Many existing reinforced concrete structures built around the middle of the last century have now reached the end of service life and require maintenance interventions to repair degradation damage, especially due to corrosion of steel reinforcement. Therefore, a relevant and urgent problem is the conservation of existing structures and infrastructural facilities such as bridges and viaducts that, due to their social and economic importance, are included among the most critical assets of cultural heritage. In order to correctly define the restoration interventions and fulfill safety, robustness and durability requirements, it is necessary to monitor reinforced concrete structures and assess the state of degradation of materials and corrosion of embedded steel. The aim of the lecture is defining the criteria, methods and procedures actually available for corrosion assessment of existing concrete bridges and viaducts. At this purpose, the results of inspections carried out on bridge structural members subjected to corrosion and exposed to different environmental conditions and microclimates will be presented by focusing on in field non-destructive testing as well as sampling of materials in order to perform both chemical and microstructural analyses on concrete, complemented by electrochemical tests on steel reinforcement.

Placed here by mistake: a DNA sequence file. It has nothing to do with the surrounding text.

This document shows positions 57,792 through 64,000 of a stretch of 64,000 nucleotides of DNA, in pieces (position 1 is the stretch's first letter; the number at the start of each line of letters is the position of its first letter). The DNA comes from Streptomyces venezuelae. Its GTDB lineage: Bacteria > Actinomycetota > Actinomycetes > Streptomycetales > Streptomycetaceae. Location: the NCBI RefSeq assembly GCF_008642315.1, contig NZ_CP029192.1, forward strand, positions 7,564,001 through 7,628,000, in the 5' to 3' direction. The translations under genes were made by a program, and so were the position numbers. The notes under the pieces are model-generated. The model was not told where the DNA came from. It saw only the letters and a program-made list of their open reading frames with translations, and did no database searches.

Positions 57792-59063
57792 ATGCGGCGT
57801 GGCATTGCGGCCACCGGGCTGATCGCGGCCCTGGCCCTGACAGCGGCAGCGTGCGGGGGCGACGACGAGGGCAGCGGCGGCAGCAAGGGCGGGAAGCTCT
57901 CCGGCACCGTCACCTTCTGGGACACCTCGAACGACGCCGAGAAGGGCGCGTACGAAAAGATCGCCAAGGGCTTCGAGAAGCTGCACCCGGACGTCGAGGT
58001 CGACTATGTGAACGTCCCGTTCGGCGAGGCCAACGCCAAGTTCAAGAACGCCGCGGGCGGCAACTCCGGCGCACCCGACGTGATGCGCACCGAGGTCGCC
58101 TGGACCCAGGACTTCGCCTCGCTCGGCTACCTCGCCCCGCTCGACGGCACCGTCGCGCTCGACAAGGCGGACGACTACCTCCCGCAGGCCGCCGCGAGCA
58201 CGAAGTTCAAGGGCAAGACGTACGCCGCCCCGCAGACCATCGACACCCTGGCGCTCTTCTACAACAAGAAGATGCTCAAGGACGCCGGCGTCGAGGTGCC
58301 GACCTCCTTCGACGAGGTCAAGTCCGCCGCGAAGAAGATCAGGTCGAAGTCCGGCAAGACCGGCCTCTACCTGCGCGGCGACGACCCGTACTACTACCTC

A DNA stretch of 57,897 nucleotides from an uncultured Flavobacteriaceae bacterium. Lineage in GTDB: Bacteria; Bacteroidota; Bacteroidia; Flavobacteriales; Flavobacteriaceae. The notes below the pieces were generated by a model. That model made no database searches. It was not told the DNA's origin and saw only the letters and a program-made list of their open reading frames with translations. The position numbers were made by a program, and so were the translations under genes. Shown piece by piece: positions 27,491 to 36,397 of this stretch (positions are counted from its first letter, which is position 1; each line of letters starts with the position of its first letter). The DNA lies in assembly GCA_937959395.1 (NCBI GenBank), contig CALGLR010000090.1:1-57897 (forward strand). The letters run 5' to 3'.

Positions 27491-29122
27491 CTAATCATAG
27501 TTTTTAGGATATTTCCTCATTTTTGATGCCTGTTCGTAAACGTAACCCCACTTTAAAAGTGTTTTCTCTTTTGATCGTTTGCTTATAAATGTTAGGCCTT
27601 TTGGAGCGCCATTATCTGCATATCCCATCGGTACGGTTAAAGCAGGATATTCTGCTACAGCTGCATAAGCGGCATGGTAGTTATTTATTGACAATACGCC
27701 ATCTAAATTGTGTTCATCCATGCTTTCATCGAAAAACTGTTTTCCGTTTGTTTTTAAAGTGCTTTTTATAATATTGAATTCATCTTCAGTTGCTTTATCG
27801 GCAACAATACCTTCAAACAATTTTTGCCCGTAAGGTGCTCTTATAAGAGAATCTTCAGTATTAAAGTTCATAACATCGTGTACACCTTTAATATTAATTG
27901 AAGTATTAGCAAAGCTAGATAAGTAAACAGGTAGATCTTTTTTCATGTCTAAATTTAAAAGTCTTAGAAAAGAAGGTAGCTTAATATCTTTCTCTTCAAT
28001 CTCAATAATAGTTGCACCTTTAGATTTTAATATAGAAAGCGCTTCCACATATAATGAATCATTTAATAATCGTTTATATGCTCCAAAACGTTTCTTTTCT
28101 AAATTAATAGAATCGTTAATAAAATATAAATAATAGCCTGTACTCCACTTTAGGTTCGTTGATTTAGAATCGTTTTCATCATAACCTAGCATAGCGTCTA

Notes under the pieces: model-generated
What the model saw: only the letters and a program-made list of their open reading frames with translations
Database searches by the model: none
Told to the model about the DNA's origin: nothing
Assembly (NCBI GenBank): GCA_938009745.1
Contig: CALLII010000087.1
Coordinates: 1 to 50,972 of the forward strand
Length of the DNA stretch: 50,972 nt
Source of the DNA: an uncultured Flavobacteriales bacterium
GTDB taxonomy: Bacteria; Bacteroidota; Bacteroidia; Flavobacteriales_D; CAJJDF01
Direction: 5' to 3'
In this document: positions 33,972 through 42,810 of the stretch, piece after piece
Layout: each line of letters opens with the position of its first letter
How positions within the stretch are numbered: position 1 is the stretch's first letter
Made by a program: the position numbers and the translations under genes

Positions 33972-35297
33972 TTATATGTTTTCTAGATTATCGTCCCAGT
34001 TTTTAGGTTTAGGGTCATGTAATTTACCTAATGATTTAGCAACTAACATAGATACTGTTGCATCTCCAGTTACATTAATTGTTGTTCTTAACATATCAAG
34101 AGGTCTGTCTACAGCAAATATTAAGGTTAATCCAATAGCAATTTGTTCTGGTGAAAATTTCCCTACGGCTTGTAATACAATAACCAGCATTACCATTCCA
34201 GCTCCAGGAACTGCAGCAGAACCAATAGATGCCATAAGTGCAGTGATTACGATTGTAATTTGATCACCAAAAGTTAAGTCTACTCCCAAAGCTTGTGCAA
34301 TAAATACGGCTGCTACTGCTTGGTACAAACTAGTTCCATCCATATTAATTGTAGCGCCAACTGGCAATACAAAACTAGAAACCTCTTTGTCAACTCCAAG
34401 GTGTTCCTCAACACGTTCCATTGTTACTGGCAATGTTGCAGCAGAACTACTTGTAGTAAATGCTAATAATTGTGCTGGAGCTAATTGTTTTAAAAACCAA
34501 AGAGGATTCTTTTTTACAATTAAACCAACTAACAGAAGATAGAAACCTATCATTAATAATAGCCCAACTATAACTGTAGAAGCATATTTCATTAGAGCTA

Bayesian Assessment of Existing Concrete Structures: Exploiting the Full Power of Combined Information

Robby Caspeele

Ghent University
Ghent, Belgium

Keynote Paper co-authored by:
Wouter Botte, Ghent University, Ghent, Belgium